TV Nunavut: could it really happen?
Society preps CRTC application for territory-wide educational channel
A group of television and film producers behind a project to create TV Nunavut, a territory-wide network devoted to broadcasting Nunavut and Inuit-made programming, posted a milestone this month.
The TV Nunavut Educational Broadcast Society learned late last week that their promise to deliver educational content for the territory would guarantee them a place in basic cable packages.
The Canadian Radio-television and Telecommunications Commission announced March 19 that cable companies must provide a basic package of channels at no more than $25 a month.
These must include local stations, educational and accessibility channels such as legislative assembly broadcasts, and mandatory channels such as APTN and CPAC.
“If TV Nunavut is successful at getting an application approved with the CRTC, that means it would be available on direct home, and cable too,” said Jerry Giberson, broadcast and telecommunications consultant for the TV Nunavut society.
The CRTC announcement marked a small victory, but perhaps the biggest one so far for the group, which formally incorporated as the “TV Nunavut Education Broadcast Society” one year ago.
Last September the society appeared at the CRTC’s Let’s Talk TV hearings in Ottawa. The thrust of the group’s presentation was that educational broadcasters “should be must-carry,” Giberson said.
Once it earns its license to broadcast, TV Nunavut would be classified as a “regional educational broadcaster,” and as such would be transmitted into all Nunavut households that have a TV, Giberson said.
“We’re happy to see that the CRTC listened to the message about educational broadcasters,” said TV Nunavut society chair Charlotte DeWolff, who presented at the fall 2014 hearings.
The society’s next steps are to build more support and secure funding for the future TV channel. The group hopes to gather all the necessary requirements to complete and submit its application with the CRTC this year, DeWolff said.
Once licensed, TV Nunavut will have access to funding that could allow it to be up and running by early 2017.
The new station will be a distributor of made-in-Nunavut programming, not a producer.
DeWolff said that means sourcing programs from Nunavut’s biggest TV producer, the Iqaluit-based Inuit Broadcasting Corp., which has long supported the idea of a regional broadcaster for Nunavut.
“We don’t want to compete with the production [companies] at all,” DeWolff said. “We want to be a distributor of programming that’s produced in the communities, by independent film producers, and maybe even by some of the community TV channels or film societies.”
The idea of an educational Nunavut-wide TV channel was born in 2007, DeWolff said, when IBC cautioned the Nunavut government that Inuit-language television programming was in decline.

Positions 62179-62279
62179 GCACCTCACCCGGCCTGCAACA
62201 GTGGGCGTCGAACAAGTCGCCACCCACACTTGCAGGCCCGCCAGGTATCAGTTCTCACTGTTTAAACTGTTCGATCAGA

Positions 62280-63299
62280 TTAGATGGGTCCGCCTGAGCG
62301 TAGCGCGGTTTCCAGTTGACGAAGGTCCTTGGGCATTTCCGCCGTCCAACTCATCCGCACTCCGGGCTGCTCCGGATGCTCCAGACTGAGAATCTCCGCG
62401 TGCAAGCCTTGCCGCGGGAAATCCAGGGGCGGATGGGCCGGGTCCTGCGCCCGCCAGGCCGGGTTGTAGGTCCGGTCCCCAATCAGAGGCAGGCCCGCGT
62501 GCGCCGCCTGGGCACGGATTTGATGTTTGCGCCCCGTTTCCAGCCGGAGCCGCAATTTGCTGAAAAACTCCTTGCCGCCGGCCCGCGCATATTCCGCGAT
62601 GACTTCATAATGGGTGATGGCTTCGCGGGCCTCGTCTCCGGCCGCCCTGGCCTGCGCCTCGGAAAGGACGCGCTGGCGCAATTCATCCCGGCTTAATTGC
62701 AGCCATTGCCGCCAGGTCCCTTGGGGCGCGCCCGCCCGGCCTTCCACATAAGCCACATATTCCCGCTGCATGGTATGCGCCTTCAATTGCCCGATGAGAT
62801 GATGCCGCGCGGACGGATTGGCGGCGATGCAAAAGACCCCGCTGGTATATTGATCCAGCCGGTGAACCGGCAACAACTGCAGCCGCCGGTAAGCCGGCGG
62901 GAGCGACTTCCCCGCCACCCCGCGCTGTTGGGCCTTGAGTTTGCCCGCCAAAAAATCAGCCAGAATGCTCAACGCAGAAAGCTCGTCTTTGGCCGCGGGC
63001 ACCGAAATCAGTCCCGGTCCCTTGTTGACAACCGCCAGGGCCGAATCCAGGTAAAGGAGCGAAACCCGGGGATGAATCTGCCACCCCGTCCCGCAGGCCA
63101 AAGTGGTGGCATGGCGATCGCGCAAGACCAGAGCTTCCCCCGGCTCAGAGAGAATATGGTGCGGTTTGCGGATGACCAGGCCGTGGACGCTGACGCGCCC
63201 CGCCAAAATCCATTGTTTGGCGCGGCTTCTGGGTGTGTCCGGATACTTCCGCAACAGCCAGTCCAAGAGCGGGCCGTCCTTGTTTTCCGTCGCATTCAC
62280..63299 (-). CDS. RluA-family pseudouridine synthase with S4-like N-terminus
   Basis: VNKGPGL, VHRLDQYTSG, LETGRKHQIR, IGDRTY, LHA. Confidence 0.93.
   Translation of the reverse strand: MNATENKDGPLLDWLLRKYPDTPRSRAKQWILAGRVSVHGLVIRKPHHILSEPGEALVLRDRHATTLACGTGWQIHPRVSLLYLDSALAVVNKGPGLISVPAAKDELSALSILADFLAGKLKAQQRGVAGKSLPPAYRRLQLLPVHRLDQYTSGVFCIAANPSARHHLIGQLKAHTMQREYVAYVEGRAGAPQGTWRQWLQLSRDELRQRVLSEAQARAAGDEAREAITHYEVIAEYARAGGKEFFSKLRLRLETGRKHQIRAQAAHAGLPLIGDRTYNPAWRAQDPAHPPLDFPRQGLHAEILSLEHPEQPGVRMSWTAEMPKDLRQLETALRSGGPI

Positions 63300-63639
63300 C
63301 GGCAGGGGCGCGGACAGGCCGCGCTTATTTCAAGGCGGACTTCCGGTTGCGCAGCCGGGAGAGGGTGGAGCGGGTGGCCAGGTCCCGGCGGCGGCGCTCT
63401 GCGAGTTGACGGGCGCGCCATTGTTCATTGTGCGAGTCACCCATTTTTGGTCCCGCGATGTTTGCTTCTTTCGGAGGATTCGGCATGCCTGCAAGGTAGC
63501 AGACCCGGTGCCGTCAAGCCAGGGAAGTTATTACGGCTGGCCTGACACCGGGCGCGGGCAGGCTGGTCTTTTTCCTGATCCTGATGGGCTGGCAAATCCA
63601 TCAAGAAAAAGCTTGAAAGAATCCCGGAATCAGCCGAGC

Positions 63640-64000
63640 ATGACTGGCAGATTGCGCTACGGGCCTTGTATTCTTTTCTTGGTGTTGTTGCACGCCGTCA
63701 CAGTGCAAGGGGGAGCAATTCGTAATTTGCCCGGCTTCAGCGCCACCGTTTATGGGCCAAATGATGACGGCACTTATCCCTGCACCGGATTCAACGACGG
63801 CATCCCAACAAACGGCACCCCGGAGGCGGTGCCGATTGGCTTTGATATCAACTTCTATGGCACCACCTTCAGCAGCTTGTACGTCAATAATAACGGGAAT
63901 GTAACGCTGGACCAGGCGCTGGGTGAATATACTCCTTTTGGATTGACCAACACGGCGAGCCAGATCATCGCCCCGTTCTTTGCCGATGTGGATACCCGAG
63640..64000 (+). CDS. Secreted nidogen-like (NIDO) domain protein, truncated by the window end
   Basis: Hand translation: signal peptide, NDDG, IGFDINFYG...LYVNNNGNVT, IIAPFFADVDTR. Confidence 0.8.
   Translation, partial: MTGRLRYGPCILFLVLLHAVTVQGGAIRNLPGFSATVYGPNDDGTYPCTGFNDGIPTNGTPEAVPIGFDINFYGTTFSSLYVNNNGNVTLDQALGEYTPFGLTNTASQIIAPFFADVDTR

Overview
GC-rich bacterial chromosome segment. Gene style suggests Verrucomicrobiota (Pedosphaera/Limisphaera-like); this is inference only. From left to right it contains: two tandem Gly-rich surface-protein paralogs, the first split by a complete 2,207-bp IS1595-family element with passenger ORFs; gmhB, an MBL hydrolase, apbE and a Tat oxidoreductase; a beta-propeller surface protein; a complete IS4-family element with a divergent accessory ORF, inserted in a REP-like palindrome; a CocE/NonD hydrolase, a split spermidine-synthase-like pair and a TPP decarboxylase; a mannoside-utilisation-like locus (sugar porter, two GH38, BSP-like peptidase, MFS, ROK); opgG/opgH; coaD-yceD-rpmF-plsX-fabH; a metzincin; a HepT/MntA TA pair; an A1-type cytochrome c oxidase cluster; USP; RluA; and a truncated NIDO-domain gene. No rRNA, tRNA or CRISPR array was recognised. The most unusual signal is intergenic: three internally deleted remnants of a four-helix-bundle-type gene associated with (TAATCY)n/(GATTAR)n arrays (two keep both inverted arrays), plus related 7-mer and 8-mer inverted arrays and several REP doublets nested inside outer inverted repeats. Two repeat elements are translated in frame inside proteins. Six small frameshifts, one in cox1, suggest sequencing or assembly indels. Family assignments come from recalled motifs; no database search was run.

Then, as is the case today, APTN was the only Nunavut-wide broadcaster of Inuit language programs.
“We were talking about Inuit languages’ loss,” DeWolff said.
“That’s where the seed for the idea of a regional broadcaster came about.”
DeWolff and other TV Nunavut board members said the decline of Inuktut programming continues to this day.
As a national broadcaster, APTN has expanded its offer of programming in other aboriginal languages over the years.
“The aboriginal-language production industry in southern Canada has grown immensely, mostly due to APTN,” said Debbie Brisebois, executive director of IBC and board member of TV Nunavut.
“When APTN started, there was a lot of room for the Inuktitut language. And now there’s lots of producers out there working in Mohawk, Cree, Ojibway,” she said. “So the competition for time slots is certainly a lot more intense.”
IBC produces five shows in Inuktut for APTN. One of them, a children’s program called Takuginai, won’t air next season. New Takuginai episodes will appear online only.
“The whole reason behind TV Nunavut is the language,” DeWolff said — to promote and preserve Inuktut.
Nunavummiut also want a regional station where they can see programming that is relevant to the territory. Added to that, TV Nunavut may also offer programs from outside the territory “versioned” into Inuktitut.
For example, DeWolff once heard elders say they would love to see David Suzuki’s CBC production, The Nature of Things, produced in the Inuit language.
“It’s not just a matter of connecting people within the territory, but offering a connection to the outside world, for unilinguals,” she said.
This could even include exchanges with other northern regions.
“We’re hoping to form alliances down the road, with the circumpolar world, for an exchange of programming,” DeWolff said.
Protection of the Inuit language is becoming more of a challenge, said Karliin Aariak, vice chair of TV Nunavut.
“There’s so much exposure to English,” she said.
With that, it’s become more important to “have a network to showcase who we are, to reflect on ourselves, to have the ability to express ourselves through TV or film, and to have an avenue to do it in our language.”